If atoms contain negatively charged particles, then all matter, should be negatively charged as well. But all matter isn’t (–) charged. Matter and atoms are neutral

*So the atom must have + and - regions

Rutherford’s Experiments ( 1906) • Scientists needed more evidence to support Thompson’s model • Rutherford fired fast-moving, positively charged bits of matter, called alpha particles, at a thin film of gold.

Rutherford’s Experiment – most particles passed through the foil, some were deflected and some did not pass at all.

Results: He discovered the nucleus ( positive charge) The deflected particles passed close to a + area The repelled ones hit a positive area :+ and + repel

The ones that passed ( majority) hit a - area

Results: He discovered the nucleus The deflected particles passed close to a + area: nucleus The repelled ones hit a positive area: nucleus The ones that passed ( majority) hit a – area: electrons

Rutherford’s Model

The Nucleus • He hypothesized that almost all the mass of the atom and all of its positive charge are crammed into an

incredibly small region at the center of the atom called the nucleus.

The Proton • Rutherford’s experiment was done in 1906 and in 1920 scientists called the positive charges in the nucleus protons. • A proton is a positively charged particle present in the nucleus of all atoms.

The discovery of the neutron and the revised atomic model

The discovery of the neutron and the revised atomic model Rutherford described the atom as a massive positive center surrounded by an empty space occupied by electrons, that have almost no mass.

How was the Neutron discovered? Scientists knew at that time that:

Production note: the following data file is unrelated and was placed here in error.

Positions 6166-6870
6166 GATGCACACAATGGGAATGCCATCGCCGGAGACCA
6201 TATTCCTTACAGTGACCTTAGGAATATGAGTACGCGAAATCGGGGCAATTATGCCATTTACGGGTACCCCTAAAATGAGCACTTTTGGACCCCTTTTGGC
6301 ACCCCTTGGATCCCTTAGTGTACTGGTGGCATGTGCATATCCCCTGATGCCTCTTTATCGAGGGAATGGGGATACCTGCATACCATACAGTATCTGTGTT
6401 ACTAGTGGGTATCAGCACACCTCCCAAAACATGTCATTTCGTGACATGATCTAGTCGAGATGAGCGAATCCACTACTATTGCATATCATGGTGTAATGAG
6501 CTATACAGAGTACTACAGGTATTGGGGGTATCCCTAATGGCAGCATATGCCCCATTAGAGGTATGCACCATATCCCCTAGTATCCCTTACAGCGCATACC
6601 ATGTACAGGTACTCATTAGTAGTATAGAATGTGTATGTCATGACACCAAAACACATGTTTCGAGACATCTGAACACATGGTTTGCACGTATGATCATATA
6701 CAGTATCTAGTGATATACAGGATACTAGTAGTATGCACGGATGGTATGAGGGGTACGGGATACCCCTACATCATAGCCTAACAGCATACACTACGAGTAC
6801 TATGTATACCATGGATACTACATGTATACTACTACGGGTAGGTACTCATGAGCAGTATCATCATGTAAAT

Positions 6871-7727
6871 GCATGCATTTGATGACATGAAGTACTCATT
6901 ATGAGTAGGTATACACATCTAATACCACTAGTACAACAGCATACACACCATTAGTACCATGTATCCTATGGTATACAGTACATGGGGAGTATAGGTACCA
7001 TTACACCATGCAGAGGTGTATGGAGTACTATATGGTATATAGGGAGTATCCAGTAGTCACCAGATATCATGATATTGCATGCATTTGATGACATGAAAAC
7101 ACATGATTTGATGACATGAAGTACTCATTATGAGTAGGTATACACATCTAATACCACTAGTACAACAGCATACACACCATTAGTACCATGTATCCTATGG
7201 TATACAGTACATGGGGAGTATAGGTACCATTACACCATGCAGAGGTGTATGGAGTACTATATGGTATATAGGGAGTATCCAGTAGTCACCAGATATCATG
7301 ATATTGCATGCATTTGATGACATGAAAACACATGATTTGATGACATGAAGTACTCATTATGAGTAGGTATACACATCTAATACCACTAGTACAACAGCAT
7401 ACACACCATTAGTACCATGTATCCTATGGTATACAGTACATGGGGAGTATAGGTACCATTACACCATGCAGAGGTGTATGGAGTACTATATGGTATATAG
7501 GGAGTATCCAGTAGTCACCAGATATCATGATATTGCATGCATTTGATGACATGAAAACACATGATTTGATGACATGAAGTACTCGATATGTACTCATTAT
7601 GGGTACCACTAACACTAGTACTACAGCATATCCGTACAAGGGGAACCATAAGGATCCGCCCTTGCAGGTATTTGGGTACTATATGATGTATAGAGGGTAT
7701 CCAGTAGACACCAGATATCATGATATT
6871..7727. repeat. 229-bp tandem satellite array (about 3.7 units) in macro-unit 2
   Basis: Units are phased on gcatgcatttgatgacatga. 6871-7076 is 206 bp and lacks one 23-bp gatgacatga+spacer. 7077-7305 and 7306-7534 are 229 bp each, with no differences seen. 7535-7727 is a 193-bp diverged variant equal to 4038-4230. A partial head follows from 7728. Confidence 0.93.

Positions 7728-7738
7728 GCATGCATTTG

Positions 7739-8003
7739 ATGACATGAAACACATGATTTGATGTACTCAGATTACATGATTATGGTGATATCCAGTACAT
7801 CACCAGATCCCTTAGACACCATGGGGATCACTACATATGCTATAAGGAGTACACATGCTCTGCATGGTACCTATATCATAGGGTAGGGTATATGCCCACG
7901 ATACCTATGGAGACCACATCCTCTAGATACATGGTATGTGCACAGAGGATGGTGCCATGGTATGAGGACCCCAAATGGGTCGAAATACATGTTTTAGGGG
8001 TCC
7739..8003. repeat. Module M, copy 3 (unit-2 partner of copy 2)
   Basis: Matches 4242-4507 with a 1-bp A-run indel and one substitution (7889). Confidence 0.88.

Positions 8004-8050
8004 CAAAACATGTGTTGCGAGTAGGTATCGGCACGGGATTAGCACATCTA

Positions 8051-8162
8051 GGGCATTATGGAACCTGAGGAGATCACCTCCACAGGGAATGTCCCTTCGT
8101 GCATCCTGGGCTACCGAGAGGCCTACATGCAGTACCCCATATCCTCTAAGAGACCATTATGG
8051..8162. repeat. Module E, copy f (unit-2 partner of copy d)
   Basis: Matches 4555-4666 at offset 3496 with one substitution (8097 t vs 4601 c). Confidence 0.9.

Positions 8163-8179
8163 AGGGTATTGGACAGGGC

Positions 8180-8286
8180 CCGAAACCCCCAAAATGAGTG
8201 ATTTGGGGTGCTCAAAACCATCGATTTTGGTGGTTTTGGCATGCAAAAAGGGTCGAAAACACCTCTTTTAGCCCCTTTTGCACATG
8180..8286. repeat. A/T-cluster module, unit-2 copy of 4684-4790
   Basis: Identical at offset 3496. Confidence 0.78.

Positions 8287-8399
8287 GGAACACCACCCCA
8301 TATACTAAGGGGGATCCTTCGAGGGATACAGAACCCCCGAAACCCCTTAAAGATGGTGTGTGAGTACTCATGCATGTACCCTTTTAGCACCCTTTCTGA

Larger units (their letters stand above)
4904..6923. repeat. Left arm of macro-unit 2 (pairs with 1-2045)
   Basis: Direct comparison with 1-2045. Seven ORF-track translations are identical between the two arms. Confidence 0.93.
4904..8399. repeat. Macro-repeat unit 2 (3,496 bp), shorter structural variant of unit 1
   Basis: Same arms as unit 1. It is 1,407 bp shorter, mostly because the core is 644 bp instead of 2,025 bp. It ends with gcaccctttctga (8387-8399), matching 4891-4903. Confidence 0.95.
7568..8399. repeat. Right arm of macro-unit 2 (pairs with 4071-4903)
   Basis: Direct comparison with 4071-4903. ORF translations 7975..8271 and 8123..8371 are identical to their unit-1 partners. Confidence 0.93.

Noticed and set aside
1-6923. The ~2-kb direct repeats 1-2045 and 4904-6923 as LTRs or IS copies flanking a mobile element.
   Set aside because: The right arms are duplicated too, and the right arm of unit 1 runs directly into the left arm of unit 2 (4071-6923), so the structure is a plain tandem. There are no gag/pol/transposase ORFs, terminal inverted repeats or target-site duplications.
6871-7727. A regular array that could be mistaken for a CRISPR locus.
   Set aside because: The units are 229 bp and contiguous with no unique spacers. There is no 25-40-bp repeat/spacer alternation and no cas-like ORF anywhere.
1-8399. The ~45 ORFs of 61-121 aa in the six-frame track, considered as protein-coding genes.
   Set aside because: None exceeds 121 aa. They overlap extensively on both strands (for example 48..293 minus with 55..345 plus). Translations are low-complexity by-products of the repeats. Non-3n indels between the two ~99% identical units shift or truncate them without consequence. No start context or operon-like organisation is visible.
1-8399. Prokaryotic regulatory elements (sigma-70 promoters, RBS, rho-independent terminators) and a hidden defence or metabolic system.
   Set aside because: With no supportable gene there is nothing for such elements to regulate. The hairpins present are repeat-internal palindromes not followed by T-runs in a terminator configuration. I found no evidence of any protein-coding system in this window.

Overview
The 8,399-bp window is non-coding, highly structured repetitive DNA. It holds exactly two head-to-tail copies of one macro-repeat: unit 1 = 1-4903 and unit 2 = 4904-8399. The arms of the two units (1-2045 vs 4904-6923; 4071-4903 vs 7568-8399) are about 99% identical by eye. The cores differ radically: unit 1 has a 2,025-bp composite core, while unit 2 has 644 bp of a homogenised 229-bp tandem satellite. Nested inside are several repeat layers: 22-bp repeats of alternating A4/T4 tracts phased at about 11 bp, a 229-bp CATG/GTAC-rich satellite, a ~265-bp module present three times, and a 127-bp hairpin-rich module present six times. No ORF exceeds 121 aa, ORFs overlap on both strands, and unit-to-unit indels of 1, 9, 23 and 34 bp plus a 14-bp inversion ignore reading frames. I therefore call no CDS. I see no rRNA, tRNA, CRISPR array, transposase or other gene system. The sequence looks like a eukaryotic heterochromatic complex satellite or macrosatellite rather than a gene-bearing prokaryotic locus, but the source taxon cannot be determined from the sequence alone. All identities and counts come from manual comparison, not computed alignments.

1) Atoms have electrons and protons 2) Electrons have very little mass, so….. 3) The mass of an atom should have been approximately equal to the mass of its protons, but….. 4) The mass of most atoms is at least twice as much as the mass of its protons.

WHERE is the rest of the mass coming from?

• There must be something else in the nucleus to account for the extra mass.

• This third particle, which was later call the neutron would have the same mass as a proton and be electrically neutral.

The model of the atom was revised :

A central nucleus with protons and neutrons and electrons surrounding the nucleus moving in orbits.

Niels Bohr (1913) and the Atomic Cloud Model

Soon after Niels Bohr model, scientists soon learned that electrons are in constant, unpredictable motion and can’t be described by moving in an orbit.

*Erwin Schrodinger: The Electron Cloud Model ( 1926) – current model

• Electrons travel in a region surrounding the nucleus, which is called the electron cloud. • The electrons can be anywhere, most likely close to the nucleus, attracted by the + forces

Important to know: The model of the atom as we know today The particles name, where they are and the charges In a neutral atom the number of protons and electrons are the same The importance of technology in the development of Science